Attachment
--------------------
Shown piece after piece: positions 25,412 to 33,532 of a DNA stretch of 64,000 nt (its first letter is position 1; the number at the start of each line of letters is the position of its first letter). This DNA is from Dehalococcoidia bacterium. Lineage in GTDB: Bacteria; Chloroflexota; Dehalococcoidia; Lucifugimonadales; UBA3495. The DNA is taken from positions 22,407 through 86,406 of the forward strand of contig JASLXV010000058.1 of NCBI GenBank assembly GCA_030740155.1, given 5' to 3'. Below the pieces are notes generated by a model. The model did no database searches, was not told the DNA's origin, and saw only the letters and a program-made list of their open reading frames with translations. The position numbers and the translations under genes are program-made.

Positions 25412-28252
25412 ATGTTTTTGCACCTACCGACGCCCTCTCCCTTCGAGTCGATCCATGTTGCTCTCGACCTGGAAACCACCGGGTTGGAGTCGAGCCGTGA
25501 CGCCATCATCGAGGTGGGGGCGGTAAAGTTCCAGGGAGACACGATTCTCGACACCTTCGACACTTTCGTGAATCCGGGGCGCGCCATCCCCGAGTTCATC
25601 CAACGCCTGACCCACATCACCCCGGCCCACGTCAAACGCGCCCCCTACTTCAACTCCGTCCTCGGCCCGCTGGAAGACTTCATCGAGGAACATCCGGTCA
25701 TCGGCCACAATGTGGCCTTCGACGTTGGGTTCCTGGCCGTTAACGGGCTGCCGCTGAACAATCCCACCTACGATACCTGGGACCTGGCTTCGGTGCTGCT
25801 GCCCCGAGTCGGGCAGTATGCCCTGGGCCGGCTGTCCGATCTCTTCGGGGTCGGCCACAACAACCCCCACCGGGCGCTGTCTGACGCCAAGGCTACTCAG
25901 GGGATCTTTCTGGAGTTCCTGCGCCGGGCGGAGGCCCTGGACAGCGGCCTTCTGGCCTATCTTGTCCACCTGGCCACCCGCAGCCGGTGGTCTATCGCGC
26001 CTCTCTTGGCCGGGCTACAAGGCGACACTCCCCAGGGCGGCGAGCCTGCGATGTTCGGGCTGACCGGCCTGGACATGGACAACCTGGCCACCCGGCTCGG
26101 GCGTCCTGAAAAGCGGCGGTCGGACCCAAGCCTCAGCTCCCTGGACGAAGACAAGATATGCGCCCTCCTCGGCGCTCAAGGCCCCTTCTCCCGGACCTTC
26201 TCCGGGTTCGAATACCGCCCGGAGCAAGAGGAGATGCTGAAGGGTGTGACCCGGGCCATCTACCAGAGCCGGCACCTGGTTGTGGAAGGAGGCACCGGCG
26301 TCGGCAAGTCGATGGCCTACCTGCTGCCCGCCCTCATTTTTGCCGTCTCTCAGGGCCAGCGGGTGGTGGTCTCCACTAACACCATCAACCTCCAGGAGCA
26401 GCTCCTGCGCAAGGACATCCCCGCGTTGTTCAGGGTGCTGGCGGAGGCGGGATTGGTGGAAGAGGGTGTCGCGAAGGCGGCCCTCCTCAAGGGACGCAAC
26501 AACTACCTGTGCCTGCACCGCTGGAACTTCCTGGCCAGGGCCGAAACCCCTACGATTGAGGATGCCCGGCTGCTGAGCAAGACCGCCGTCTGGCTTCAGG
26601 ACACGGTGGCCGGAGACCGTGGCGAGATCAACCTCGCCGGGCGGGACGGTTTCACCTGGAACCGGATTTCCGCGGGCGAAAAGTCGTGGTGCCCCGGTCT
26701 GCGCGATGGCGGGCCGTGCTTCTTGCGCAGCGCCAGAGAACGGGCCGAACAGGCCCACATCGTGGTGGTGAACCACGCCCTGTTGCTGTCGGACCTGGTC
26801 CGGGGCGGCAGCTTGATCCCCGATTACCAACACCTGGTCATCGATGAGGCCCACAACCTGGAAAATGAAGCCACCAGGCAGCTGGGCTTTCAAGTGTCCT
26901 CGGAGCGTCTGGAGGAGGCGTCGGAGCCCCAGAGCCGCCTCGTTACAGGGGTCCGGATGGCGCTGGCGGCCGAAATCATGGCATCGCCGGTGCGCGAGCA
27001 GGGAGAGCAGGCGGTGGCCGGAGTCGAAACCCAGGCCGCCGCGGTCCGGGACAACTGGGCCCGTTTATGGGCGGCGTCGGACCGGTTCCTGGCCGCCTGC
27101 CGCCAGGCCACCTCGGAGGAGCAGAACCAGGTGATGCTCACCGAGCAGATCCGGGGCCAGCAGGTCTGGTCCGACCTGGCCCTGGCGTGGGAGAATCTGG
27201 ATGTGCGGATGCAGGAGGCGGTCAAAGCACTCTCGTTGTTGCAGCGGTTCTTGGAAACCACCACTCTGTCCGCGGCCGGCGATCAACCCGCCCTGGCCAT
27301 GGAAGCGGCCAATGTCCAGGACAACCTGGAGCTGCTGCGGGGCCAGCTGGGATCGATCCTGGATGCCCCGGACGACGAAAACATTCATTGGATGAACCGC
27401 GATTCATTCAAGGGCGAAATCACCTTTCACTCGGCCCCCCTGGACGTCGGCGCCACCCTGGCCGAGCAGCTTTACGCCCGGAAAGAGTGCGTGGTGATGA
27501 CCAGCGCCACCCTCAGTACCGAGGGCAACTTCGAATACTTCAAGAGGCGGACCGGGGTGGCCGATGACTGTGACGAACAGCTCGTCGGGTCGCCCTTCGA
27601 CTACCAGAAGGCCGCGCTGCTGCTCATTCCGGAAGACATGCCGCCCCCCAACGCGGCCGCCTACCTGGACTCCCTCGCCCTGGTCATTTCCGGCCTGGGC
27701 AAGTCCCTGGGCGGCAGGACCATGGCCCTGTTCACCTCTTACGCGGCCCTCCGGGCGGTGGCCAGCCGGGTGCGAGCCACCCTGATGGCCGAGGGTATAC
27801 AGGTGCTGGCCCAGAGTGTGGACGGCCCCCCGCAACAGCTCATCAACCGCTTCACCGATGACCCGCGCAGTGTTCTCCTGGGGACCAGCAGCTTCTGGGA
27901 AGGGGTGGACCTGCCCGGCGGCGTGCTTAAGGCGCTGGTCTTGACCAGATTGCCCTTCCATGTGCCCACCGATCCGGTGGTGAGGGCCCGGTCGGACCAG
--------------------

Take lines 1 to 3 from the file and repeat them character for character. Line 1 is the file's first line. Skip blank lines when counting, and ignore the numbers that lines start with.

Shown piece after piece: positions 25,412 to 33,532 of a DNA stretch of 64,000 nt (its first letter is position 1; the number at the start of each line of letters is the position of its first letter). This DNA is from Dehalococcoidia bacterium. Lineage in GTDB: Bacteria; Chloroflexota; Dehalococcoidia; Lucifugimonadales; UBA3495. The DNA is taken from positions 22,407 through 86,406 of the forward strand of contig JASLXV010000058.1 of NCBI GenBank assembly GCA_030740155.1, given 5' to 3'. Below the pieces are notes generated by a model. The model did no database searches, was not told the DNA's origin, and saw only the letters and a program-made list of their open reading frames with translations. The position numbers and the translations under genes are program-made.

Positions 25412-28252
25412 ATGTTTTTGCACCTACCGACGCCCTCTCCCTTCGAGTCGATCCATGTTGCTCTCGACCTGGAAACCACCGGGTTGGAGTCGAGCCGTGA